• All horses except 2-year-olds and horses in training – No more than one corticosteroid administered within 14 days prior to sale.
  • 2-year-olds and horses in training – No corticosteroid administered within 14 days prior to sale.

Bronchodilators (including Clenbuterol)

All horses with exception of broodmares, broodmare prospects, stallions and stallion prospects – Bronchodilators (including Clenbuterol) prohibited within 90 days of sale. The administration of a bronchodilator for valid, on-label purposes prior to July 1 of a horse’s yearling year is permitted, but must be disclosed in the Repository with a note of explanation from the treating veterinarian.

Buyers may now elect to have post-sale testing for anabolic steroids, bisphosphonates, bronchodilators and the use of NSAIDs and corticosteroids in violation of the Conditions of Sale.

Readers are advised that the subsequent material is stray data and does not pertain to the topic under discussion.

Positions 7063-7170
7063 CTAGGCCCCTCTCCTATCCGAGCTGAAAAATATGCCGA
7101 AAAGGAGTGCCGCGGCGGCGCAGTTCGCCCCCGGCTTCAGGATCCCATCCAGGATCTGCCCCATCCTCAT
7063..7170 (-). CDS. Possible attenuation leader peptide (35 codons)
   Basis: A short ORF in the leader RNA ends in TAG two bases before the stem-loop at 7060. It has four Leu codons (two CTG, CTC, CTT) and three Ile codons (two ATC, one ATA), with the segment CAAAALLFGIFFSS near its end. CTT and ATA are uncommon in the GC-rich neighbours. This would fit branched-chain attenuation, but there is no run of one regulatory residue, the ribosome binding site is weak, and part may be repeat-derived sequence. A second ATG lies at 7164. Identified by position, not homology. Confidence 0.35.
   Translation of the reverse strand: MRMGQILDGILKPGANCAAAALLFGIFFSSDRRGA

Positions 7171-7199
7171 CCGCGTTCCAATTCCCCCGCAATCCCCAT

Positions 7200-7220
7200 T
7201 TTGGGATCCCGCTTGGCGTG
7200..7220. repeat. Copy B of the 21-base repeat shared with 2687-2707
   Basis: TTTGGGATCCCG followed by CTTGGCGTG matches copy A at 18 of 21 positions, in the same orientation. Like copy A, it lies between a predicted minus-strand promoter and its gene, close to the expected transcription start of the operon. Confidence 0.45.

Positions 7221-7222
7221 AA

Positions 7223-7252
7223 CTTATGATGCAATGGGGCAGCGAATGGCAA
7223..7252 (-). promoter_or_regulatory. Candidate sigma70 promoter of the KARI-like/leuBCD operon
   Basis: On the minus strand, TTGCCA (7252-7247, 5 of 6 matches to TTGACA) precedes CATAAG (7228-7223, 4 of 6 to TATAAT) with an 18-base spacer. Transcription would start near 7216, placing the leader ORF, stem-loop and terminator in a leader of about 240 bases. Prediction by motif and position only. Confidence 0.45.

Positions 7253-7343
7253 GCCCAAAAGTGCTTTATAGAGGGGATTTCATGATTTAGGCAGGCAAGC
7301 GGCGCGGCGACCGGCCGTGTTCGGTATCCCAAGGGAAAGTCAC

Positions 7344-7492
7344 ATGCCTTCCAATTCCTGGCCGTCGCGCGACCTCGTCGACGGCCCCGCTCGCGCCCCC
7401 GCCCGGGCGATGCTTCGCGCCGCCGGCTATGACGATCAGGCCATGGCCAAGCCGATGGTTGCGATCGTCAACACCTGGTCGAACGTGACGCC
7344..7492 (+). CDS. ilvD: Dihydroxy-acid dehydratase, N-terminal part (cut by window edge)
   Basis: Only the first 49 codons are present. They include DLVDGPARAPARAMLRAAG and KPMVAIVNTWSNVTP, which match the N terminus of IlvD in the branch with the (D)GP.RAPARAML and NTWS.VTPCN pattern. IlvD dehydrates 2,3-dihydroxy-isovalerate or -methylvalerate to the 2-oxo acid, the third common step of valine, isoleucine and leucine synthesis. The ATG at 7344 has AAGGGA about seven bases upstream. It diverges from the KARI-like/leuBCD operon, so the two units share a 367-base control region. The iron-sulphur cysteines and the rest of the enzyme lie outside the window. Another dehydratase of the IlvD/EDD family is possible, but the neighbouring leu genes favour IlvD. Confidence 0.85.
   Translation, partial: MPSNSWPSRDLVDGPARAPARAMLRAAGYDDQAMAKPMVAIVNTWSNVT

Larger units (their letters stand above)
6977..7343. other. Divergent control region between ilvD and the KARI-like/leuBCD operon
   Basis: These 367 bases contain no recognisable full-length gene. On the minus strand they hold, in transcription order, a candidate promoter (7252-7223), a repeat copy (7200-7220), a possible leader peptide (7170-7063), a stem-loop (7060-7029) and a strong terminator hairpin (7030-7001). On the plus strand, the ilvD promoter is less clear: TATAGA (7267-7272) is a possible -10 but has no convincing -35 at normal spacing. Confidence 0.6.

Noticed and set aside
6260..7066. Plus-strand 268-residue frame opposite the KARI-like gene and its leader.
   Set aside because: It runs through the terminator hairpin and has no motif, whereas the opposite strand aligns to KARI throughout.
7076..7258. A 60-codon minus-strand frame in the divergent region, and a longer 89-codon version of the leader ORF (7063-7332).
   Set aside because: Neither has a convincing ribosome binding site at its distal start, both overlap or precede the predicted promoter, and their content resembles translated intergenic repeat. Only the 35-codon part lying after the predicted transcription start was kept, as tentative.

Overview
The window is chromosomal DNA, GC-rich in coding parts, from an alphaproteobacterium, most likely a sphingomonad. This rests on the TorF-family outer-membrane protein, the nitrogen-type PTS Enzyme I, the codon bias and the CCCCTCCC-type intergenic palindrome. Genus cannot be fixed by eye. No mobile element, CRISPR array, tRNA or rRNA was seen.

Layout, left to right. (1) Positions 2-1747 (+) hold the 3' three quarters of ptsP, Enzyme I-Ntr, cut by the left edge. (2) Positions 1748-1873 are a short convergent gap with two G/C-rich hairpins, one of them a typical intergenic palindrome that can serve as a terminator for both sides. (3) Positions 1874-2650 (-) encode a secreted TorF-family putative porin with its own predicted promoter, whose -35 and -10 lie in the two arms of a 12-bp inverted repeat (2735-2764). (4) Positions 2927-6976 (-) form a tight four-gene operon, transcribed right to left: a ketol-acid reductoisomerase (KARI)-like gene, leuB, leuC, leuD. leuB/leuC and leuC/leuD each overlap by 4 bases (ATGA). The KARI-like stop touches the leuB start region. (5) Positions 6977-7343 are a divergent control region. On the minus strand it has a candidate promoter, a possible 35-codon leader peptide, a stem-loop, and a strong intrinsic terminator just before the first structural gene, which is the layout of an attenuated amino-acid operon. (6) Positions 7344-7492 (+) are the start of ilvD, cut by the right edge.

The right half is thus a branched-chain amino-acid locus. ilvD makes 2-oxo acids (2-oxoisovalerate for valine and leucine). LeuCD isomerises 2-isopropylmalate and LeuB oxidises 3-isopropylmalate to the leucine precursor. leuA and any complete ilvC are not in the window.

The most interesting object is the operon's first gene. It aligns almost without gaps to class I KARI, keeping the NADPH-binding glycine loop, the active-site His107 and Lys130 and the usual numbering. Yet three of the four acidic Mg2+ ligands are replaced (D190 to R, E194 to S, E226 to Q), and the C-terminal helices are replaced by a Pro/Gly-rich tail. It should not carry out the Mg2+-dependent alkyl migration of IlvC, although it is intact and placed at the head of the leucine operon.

Source: Tom Kenny reporting for WTVQ.

We say — horse manure

Worried Thoroughbred stands in the Sales Ring at Keeneland, Lexington, Kentucky. Photographer: Unknown.
An anxious Thoroughbred yearling stands in the Sales Ring at Keeneland, Lexington, Kentucky. Credit: Keeneland.com.

JANE ALLIN, author of the widely heralded series of Special Reports on Thoroughbred horse racing, including The Chemical Horse, responds:

Open quote

“We remain united in our advocacy to serve the best interest of the horse … blah, blah, blah… These reforms continue to promote transparency and integrity…blah, blah, blah…and in doing so, strengthen the entire auction process.”

I read this and just shook my head. Reform? More like some magnanimous PR stunt.